and one more thing about bonnie, who loved being a mother, maybe more than anything she had ever done. the day before she died, she said this: “what is important is to love.” and then she added: “you can only do it one person at a time.” 

i only met her once, but the force of her love was among the mightiest i’ve ever encountered. thank you and bless you, dear bonnie.

what might be your most lasting instruction?

putting a season to bed…

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for weeks now, i’d been thinking i’d mark this one-year point with an open letter to the occupier of the oval office. i was going to politely suggest that i’d prefer a country of considerate kindness and gentleness. i’d prefer the bullying, the bragging, the bombast be put to bed. i was going to mention how i’d withered across the arc of the year, how i went to bed some nights with such a sinkingness in my belly, i ached. and then i woke up aching some more. i was going to tell him that, from the eensy-weensy spot on the map where i keep watch, i felt like i was elbow-akimbo at the edge of the fourth-grade playground, watching the schoolyard bully chase after the scrawny kids who couldn’t run fast enough, the ones who could never find a safe place to hide. i was going to ask if maybe, for the sake of our souls and our sanity, he could please swallow a humble pill, take a hard look in the mirror, and remember that children are watching, children are taking their cues, and parents all over the land are hitting the mute button every time he chimes up again. i was going to ask to stop with the tweets.

but i decided — or my wiser, gentler angels did — that i’d best invest those energies under the great pewter dome of november’s sky. i turned, as i so often do, to the balm that comes in raking my hands through cold damp earth. in tuning my ears to the sound of the blade slicing through the garden’s autumnal frost.

i spent the morning taking census of nodding heads and withered stems. i dumped out shallow pools of rainwater from the last few pots, hauled spent vessels into their winter’s resting place. the hoses i drained of last dribbles.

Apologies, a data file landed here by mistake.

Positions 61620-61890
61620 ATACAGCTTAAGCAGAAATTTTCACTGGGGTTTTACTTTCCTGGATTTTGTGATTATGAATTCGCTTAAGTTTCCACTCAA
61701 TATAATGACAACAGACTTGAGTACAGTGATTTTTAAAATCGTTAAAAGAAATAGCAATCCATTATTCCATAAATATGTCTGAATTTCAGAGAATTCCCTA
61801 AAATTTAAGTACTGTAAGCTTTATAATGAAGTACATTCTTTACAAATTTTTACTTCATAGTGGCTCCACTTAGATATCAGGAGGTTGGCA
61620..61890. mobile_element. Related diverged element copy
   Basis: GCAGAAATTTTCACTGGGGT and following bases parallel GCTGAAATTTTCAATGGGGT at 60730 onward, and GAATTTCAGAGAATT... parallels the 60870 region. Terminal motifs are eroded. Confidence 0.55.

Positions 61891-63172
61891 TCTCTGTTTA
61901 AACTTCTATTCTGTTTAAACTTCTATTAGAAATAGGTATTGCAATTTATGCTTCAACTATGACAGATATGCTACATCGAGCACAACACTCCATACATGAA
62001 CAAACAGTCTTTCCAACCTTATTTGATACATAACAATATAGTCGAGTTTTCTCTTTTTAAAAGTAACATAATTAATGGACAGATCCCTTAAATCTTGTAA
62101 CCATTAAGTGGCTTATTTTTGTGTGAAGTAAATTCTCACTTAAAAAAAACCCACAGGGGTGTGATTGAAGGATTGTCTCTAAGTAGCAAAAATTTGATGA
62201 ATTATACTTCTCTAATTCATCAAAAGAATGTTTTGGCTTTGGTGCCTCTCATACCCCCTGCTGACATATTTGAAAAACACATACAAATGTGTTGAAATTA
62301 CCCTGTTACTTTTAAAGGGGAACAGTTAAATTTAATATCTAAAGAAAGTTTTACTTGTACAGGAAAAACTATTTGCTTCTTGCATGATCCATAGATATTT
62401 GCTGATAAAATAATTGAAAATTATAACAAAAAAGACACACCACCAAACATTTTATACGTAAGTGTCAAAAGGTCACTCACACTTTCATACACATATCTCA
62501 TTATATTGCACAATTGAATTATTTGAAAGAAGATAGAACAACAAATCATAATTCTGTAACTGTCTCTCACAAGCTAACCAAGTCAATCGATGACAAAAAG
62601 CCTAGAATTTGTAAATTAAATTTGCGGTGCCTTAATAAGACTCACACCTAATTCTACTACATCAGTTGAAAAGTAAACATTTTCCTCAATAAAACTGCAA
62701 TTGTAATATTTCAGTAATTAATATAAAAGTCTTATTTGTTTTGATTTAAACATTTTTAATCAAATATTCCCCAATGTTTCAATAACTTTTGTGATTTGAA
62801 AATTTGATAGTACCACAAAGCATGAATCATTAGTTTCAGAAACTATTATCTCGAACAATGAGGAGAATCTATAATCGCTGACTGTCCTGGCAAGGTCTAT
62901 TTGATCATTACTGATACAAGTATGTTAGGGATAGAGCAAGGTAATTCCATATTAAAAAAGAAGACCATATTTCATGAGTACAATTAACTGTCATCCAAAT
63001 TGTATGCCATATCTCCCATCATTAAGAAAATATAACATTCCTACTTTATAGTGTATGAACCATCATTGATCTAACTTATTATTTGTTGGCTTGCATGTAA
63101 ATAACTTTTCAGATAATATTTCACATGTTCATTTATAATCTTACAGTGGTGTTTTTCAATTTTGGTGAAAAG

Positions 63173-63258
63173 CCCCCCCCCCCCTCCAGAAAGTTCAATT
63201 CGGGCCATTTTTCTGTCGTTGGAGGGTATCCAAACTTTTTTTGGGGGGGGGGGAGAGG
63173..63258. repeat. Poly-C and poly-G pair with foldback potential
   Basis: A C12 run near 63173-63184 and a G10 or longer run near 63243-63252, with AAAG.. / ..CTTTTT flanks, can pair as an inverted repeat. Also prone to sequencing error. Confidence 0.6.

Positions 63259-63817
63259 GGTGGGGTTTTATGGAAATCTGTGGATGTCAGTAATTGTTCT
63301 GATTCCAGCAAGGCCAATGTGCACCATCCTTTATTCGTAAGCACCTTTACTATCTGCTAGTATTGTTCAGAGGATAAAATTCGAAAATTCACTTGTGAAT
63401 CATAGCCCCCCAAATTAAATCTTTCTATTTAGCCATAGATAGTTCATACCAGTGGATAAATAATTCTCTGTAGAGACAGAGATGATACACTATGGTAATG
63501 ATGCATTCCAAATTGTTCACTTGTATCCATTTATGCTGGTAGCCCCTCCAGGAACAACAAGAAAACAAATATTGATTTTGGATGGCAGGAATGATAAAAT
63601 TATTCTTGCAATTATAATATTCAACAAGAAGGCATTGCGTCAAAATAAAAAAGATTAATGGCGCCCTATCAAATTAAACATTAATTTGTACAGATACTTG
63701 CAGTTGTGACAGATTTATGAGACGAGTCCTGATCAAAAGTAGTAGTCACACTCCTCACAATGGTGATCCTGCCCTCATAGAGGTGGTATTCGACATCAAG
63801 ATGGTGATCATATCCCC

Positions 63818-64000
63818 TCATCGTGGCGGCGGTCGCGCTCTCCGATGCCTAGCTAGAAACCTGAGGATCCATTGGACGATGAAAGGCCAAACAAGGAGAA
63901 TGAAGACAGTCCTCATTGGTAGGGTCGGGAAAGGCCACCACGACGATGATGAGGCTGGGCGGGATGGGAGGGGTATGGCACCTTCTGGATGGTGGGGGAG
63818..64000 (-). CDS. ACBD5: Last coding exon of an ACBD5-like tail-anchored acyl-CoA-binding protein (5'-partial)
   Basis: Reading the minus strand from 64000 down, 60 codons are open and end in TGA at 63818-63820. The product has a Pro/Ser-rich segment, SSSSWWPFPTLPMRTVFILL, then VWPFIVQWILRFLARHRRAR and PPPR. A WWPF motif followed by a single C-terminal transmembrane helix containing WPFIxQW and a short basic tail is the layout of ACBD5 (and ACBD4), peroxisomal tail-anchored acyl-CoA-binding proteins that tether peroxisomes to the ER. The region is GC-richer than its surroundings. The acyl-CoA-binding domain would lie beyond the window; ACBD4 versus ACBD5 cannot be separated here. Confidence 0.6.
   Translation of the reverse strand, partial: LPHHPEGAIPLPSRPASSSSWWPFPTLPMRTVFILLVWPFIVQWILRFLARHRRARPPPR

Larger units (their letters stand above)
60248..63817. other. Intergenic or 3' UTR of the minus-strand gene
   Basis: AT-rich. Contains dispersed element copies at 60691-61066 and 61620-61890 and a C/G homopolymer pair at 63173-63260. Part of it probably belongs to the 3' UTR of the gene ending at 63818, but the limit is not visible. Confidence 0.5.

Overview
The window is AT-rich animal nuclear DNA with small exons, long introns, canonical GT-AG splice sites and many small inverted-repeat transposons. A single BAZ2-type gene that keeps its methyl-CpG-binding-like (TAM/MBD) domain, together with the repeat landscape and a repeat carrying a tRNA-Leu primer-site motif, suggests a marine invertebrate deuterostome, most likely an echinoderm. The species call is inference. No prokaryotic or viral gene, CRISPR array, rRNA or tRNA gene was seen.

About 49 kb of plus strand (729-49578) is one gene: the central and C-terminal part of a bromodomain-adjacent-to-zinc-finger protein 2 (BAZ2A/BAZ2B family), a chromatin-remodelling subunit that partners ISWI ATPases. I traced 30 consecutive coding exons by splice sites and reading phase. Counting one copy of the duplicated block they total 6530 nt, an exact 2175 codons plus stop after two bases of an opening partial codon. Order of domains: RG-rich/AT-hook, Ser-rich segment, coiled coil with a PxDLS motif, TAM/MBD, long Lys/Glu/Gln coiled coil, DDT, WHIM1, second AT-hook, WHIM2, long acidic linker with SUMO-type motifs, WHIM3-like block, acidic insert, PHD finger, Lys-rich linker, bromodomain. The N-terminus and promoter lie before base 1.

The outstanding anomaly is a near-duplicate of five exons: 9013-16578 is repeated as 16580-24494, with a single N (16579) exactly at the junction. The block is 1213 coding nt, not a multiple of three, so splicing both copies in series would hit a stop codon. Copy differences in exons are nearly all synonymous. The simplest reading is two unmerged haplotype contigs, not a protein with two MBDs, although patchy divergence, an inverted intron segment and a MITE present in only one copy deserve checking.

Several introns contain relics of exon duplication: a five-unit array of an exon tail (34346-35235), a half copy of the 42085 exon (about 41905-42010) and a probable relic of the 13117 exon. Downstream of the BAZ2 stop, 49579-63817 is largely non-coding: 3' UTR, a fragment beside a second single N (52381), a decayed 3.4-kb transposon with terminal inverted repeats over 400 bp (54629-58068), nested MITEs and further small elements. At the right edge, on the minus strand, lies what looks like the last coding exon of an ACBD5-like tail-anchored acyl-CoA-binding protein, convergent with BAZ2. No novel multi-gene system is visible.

autumn is the season of turning in, and i partook of the liturgy with muddy hands and dirt-stained knees. there is a whole body immersion, a surrender to the dilution of light and heat, a preparing, a submission, that comes with the ticking through earthly chores. chores, perhaps, are those seasonal triggers, the ones that pull us into the lure, into the spiritual cadence of each and every turning of the calendar page.

we are on the cusp now of the darkening, a season i regard for its inner kindling — look past the inking in along the margins, dwell on the lumens arising within.

we coil now into our depths, into the nooks and crannies of our soul, and we do best to dial down the noise, to slow the beating of our hearts, to aim for a stillness shared with so many citizens of the woods and waters and sky.

consider the painted turtle, who a week ago might have been basking in a pool of sunlight atop a log, but in one invisible moment, might have heard the ancient whisper: it’s time now. and so the turtle took her last deep breath and plunged to the silty bottom of the chilling pond, pushed aside the lily pad roots and stems, burrowed deep into the mush, and settled into her wintry stillness.